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Pergolide in the treatment of patients with early and advanced Parkinson's disease.
Clin Neuropharmacol. 2002 Jan-Feb; 25(1):1-10.CN

Abstract

Introduced on the market in 1989, pergolide, a D1/D2 dopamine receptor agonist, is still widely prescribed for the treatment of patients with early and advanced Parkinson's disease (PD). Initially, pergolide was introduced as an adjunct therapy to levodopa treatment in patients exhibiting fluctuating motor responses and dyskinesias. Results of recent randomized controlled clinical trials in de novo patients with PD show that pergolide is able to improve parkinsonian symptoms when used as monotherapy. Moreover, preliminary results of a long-term monotherapy study in early PD suggest that pergolide is as effective as levodopa, and that a significant delay in the time of the onset of levodopa-induced motor complications can be obtained. A number of randomized studies have shown that pergolide is more effective than bromocriptine as adjunct therapy to levodopa in patients with advanced PD; the greater benefit found with pergolide could be ascribed to its action on both D1 and D2 dopamine receptors. However, controlled comparative studies with new dopamine agonists, such as ropinirole, cabergoline, and pramipexole, have not been performed yet. Interestingly, few open studies in patients with complicated PD have shown that high doses of pergolide (> 6 mg/d) are able to improve motor fluctuations and dyskinesias through a dramatic reduction of levodopa dosage. The side-effect profile of pergolide is similar to that of other dopamine agonists, and complications such as sleep attack and serosal fibrosis have been rarely reported.

Authors+Show Affiliations

Department of Neuroscience, University of Pisa, Pisa, Italy. u.bonuccelli@neuro.med.unipi.itNo affiliation info availableNo affiliation info available

Pub Type(s)

Journal Article
Review

Language

eng

PubMed ID

11852289

Citation

Bonuccelli, Ubaldo, et al. "Pergolide in the Treatment of Patients With Early and Advanced Parkinson's Disease." Clinical Neuropharmacology, vol. 25, no. 1, 2002, pp. 1-10.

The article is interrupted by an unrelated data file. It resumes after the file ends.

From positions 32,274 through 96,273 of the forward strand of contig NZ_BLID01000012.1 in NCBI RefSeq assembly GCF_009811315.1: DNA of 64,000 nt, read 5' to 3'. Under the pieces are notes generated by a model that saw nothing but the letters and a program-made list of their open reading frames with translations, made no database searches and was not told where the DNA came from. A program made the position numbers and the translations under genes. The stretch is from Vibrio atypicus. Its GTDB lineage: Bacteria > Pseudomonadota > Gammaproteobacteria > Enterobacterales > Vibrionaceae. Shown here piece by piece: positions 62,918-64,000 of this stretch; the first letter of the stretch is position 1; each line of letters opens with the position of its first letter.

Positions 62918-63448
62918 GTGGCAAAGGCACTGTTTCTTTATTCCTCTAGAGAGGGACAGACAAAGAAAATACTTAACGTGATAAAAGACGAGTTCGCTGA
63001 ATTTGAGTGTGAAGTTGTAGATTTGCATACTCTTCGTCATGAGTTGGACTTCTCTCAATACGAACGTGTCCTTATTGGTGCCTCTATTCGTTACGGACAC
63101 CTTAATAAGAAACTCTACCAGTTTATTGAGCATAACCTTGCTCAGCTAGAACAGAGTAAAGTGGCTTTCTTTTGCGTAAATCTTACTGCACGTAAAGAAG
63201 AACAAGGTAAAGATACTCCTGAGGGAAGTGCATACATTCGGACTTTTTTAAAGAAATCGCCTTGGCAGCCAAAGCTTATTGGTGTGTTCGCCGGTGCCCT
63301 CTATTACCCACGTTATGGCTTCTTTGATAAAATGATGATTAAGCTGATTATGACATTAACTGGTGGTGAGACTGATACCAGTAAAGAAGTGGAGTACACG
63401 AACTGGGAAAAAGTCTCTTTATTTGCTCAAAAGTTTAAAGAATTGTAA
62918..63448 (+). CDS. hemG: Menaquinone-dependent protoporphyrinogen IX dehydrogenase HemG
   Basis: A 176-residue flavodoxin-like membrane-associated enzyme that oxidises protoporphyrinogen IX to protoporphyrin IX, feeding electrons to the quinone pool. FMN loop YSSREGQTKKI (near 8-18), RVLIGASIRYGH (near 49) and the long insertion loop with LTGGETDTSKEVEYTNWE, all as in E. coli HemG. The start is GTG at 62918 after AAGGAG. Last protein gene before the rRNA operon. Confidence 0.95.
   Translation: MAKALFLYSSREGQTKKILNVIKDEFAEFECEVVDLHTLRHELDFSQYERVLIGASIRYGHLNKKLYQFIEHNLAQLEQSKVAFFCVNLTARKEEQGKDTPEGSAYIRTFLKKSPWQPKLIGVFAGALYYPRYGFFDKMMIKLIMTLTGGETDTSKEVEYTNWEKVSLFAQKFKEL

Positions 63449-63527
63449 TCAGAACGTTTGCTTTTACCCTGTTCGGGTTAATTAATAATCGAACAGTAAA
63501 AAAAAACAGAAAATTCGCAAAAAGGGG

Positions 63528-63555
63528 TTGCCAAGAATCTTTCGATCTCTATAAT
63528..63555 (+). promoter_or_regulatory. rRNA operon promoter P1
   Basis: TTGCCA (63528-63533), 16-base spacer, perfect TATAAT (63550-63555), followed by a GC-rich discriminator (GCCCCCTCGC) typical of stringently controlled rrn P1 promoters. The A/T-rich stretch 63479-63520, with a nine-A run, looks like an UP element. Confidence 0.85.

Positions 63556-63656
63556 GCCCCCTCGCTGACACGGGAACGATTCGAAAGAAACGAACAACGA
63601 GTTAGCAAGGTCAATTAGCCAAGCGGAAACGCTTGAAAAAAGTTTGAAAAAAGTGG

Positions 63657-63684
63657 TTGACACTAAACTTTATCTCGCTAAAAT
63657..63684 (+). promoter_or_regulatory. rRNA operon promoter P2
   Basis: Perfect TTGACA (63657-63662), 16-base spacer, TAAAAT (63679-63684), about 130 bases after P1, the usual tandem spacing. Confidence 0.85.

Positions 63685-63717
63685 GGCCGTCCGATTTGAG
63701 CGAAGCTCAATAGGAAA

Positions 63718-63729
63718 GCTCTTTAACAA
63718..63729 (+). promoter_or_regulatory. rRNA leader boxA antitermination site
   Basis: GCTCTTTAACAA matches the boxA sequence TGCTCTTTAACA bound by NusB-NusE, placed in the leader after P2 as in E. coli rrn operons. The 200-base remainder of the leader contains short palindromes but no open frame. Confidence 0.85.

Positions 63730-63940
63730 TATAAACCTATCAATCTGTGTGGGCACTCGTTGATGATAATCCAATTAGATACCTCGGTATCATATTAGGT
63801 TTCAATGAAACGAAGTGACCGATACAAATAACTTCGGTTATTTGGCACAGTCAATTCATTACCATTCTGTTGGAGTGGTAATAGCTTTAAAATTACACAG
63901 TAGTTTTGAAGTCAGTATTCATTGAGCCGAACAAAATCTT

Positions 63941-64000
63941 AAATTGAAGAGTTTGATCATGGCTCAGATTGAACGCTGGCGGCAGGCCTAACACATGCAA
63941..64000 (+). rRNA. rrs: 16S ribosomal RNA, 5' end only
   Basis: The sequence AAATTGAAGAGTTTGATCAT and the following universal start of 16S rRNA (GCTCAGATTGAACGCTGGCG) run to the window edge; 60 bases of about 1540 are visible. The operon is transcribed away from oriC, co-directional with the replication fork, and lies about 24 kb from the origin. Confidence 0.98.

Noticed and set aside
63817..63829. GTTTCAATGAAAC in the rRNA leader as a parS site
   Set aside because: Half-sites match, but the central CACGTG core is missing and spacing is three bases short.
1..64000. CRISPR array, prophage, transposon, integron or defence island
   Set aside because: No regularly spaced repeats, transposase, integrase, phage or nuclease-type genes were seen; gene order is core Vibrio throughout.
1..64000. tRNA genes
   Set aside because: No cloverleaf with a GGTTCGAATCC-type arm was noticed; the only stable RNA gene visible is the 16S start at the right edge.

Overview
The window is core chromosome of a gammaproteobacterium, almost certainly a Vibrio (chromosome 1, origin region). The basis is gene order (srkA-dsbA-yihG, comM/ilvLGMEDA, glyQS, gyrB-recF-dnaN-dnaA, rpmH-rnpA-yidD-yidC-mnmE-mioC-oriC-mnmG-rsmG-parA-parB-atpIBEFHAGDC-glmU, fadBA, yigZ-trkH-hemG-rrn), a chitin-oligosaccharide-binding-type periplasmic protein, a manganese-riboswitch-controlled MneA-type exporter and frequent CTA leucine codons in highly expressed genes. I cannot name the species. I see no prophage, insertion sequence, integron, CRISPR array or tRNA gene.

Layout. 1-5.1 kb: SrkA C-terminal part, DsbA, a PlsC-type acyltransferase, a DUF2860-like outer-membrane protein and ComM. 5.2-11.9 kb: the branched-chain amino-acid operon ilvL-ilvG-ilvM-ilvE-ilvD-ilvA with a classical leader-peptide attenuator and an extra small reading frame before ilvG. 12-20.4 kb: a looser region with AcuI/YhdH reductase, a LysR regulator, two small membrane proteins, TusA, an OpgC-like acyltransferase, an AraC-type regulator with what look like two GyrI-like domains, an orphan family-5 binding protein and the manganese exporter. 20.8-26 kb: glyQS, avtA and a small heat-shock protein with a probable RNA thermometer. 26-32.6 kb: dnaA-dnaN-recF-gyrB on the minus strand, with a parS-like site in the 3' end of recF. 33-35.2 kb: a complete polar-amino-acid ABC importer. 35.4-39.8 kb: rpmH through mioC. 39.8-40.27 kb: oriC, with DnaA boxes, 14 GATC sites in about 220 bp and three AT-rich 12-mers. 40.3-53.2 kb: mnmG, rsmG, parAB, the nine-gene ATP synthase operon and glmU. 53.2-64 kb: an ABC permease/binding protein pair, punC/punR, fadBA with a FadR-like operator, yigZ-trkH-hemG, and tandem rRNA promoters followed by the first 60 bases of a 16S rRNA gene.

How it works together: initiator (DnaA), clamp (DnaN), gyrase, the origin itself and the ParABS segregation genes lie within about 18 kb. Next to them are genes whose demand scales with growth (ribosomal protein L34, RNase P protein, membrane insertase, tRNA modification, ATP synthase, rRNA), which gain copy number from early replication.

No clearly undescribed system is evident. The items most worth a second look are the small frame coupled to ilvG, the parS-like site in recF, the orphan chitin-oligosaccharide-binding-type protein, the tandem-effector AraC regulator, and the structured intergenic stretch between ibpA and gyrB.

Bonuccelli U, Colzi A, Del Dotto P. Pergolide in the treatment of patients with early and advanced Parkinson's disease. Clin Neuropharmacol. 2002;25(1):1-10.
Bonuccelli, U., Colzi, A., & Del Dotto, P. (2002). Pergolide in the treatment of patients with early and advanced Parkinson's disease. Clinical Neuropharmacology, 25(1), 1-10.
Bonuccelli U, Colzi A, Del Dotto P. Pergolide in the Treatment of Patients With Early and Advanced Parkinson's Disease. Clin Neuropharmacol. 2002 Jan-Feb;25(1):1-10. PubMed PMID: 11852289.
* Article titles in AMA citation format should be in sentence-case
TY - JOUR T1 - Pergolide in the treatment of patients with early and advanced Parkinson's disease. AU - Bonuccelli,Ubaldo, AU - Colzi,Anna, AU - Del Dotto,Paolo, PY - 2002/2/20/pubmed PY - 2002/6/18/medline PY - 2002/2/20/entrez SP - 1 EP - 10 JF - Clinical neuropharmacology JO - Clin Neuropharmacol VL - 25 IS - 1 N2 - Introduced on the market in 1989, pergolide, a D1/D2 dopamine receptor agonist, is still widely prescribed for the treatment of patients with early and advanced Parkinson's disease (PD). Initially, pergolide was introduced as an adjunct therapy to levodopa treatment in patients exhibiting fluctuating motor responses and dyskinesias. Results of recent randomized controlled clinical trials in de novo patients with PD show that pergolide is able to improve parkinsonian symptoms when used as monotherapy. Moreover, preliminary results of a long-term monotherapy study in early PD suggest that pergolide is as effective as levodopa, and that a significant delay in the time of the onset of levodopa-induced motor complications can be obtained. A number of randomized studies have shown that pergolide is more effective than bromocriptine as adjunct therapy to levodopa in patients with advanced PD; the greater benefit found with pergolide could be ascribed to its action on both D1 and D2 dopamine receptors. However, controlled comparative studies with new dopamine agonists, such as ropinirole, cabergoline, and pramipexole, have not been performed yet. Interestingly, few open studies in patients with complicated PD have shown that high doses of pergolide (> 6 mg/d) are able to improve motor fluctuations and dyskinesias through a dramatic reduction of levodopa dosage. The side-effect profile of pergolide is similar to that of other dopamine agonists, and complications such as sleep attack and serosal fibrosis have been rarely reported. SN - 0362-5664 UR - https://www.unboundmedicine.com/medline/citation/11852289/Pergolide_in_the_treatment_of_patients_with_early_and_advanced_Parkinson's_disease_ L2 - https://doi.org/10.1097/00002826-200201000-00001 DB - PRIME DP - Unbound Medicine ER -